Everyone and I really mean everyone with rank and name knows the small Swiss town of Davos. The who’s who of world politics have been meeting here since 1974. The World Economic Forum (WEF) is the scene of numerous global players, economic experts, scientists, social actors and journalists. From Nelson Mandela, Helmut Kohl, Bill Gates, Yasser Arafat, Wladimir Putin, Xi Jinping, Emmanuel Macron, Greta Thunberg and Donald Trump, they all came and come to Davos when Klaus Schwab calls.
Everyone knows the WEF, but who is this Klaus Schwab?
Prof. Dr. Dr. Klaus Schwab, born in Ravensburg, Germany, in 1938, is the founder and executive chairman of the world-renowned World Economic Forum. In 1971, the then professor of corporate policy invited 444 executives from western European companies to Davos for the first European Management Symposium. In 1974 the first politicians took part in the symposium. In 1987 the name was changed to the World Economic Forum known today and is intended to provide a platform where solutions to international conflicts can be found through dialogues.
This option has already been used successfully by some leading politicians. In 1988, for example, Greece and Turkey signed the Davos Declaration. This prevented war between these two countries at almost the last minute. In 1990, just two and a half months after the historic fall of the Berlin Wall, Helmut Kohl and Hans Modrow had a groundbreaking discussion in the Swiss ski village about the reunification of Germany. At the 24th Annual Meeting in 1994, Shimon Peres, former Israeli Foreign Minister, and PLO Chairman Yasser Arafat signed a draft treaty on Gaza and Jericho.
The forum’s mission is to “make the world a better place”. This motto, which can be interpreted as a sovereign and the way the event is organized, is criticized by numerous organizations. It is rated as a vain, elitist and overly business-oriented event. Not to forget that the WEF is not just a political and economic event, but also an organization that has the status of a non-profit organization in Switzerland. However, this institution has become a real money machine over the years. There are events of the World Economic Forum worldwide, it has 800 employees and a budget of estimated 300 million euros ($ 333.639.000). The whole thing is financed by around 1,000 companies that act as sponsors. There are 120 strategic partners and the minimum annual contribution for them is around 600,000 CHF (557.489,84 €/ $ 620.067). The basic annual membership fee is 42,500 CHF (39.497 €/ $ 43.924) and a fee of 18,000 CHF (16.726 €/ $ 18.607) for the participation of your President in the annual meeting in Davos.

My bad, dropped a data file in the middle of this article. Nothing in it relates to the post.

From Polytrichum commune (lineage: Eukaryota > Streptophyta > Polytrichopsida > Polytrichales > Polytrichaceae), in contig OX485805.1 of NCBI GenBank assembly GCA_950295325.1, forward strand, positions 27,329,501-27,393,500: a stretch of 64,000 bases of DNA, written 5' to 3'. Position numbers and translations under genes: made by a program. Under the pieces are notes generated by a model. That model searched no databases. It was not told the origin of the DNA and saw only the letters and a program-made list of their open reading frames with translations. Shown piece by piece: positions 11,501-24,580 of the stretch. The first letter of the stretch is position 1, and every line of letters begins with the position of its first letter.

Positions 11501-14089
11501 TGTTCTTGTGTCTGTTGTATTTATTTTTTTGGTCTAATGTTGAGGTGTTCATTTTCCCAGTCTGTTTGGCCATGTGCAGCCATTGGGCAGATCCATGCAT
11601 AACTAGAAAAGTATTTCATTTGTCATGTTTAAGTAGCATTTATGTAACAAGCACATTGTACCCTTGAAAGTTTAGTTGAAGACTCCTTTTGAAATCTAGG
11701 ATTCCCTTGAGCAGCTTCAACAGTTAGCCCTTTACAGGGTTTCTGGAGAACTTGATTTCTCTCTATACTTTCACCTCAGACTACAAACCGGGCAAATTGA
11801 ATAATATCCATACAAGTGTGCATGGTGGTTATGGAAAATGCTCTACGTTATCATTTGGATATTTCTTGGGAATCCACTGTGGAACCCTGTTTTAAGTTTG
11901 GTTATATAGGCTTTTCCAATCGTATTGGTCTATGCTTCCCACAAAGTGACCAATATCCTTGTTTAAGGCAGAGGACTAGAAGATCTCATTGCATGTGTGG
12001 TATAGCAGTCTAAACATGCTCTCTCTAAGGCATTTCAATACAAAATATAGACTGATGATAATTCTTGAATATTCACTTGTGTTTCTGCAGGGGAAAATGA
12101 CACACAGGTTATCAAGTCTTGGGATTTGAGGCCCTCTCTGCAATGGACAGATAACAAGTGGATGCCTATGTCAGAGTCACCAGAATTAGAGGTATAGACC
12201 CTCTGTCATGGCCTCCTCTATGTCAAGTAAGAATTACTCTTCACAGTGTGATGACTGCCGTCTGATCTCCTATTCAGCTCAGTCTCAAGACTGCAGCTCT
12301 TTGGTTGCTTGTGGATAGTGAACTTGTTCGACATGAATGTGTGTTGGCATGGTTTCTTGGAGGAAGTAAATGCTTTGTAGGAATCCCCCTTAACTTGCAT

Mike Townsley, Head of Communication at Greenpeace, describes Davos as the “place where all the bad guys meet“. This review is, of course, in the eye of the beholder and surely there are controversial names on Klaus Schwab’s elite guest list. However, Klaus Schwab himself also said: “If you were a pastor of a church, you want sinners to come to your church on Sunday and you don’t want to lock them out.”
“If we didn’t have the need to talk, to dialogue, we would live in a global dictatorship where every man would have the same opinion. This means that you not only talk, but also let them talk is absolutely necessary for cohesion in our world. What is important is that not only to talk, but also to listen. […] This feeling that we need dialogue to understand each other”
When time is short…
The WEF is considered mysterious, closed and “symbol of capitalism“. No wonder, after all everything happens behind closed doors. For the first time, a film team was allowed to look behind the scenes of the legendary WEF and accompany Klaus Schwab in his work. In 2018 I went to Davos with the German filmmaker Marcus Vetter. He and his team were allowed to make a documentary about the World Economic Forum.
The project took a total of three years until “The Forum” celebrated its premiere in 2019. At the end of November 2019, I attended the International Documentary Film Festival in Amsterdam (IDFA). There, Marcus presented the film to an international audience together with Klaus Schwab and Jennifer Morgan, CEO of Greenpeace International.